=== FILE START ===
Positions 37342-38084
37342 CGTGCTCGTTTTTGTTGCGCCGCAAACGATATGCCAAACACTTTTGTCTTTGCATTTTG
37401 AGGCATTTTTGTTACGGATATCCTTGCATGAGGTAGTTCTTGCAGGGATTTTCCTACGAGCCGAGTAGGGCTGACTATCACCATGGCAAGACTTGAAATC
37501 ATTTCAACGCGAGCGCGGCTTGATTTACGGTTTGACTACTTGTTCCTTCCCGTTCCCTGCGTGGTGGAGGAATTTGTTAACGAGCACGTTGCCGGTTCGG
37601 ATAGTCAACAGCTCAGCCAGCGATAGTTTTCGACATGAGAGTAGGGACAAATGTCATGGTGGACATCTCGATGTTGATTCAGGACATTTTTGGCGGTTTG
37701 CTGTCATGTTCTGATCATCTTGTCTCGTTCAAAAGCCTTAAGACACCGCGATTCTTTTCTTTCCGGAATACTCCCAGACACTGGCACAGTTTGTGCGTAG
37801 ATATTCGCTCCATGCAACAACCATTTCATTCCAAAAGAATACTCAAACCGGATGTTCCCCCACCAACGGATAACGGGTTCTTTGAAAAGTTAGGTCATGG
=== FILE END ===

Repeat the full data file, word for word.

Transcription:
Positions 37342-38084
37342 CGTGCTCGTTTTTGTTGCGCCGCAAACGATATGCCAAACACTTTTGTCTTTGCATTTTG
37401 AGGCATTTTTGTTACGGATATCCTTGCATGAGGTAGTTCTTGCAGGGATTTTCCTACGAGCCGAGTAGGGCTGACTATCACCATGGCAAGACTTGAAATC
37501 ATTTCAACGCGAGCGCGGCTTGATTTACGGTTTGACTACTTGTTCCTTCCCGTTCCCTGCGTGGTGGAGGAATTTGTTAACGAGCACGTTGCCGGTTCGG
37601 ATAGTCAACAGCTCAGCCAGCGATAGTTTTCGACATGAGAGTAGGGACAAATGTCATGGTGGACATCTCGATGTTGATTCAGGACATTTTTGGCGGTTTG
37701 CTGTCATGTTCTGATCATCTTGTCTCGTTCAAAAGCCTTAAGACACCGCGATTCTTTTCTTTCCGGAATACTCCCAGACACTGGCACAGTTTGTGCGTAG
37801 ATATTCGCTCCATGCAACAACCATTTCATTCCAAAAGAATACTCAAACCGGATGTTCCCCCACCAACGGATAACGGGTTCTTTGAAAAGTTAGGTCATGG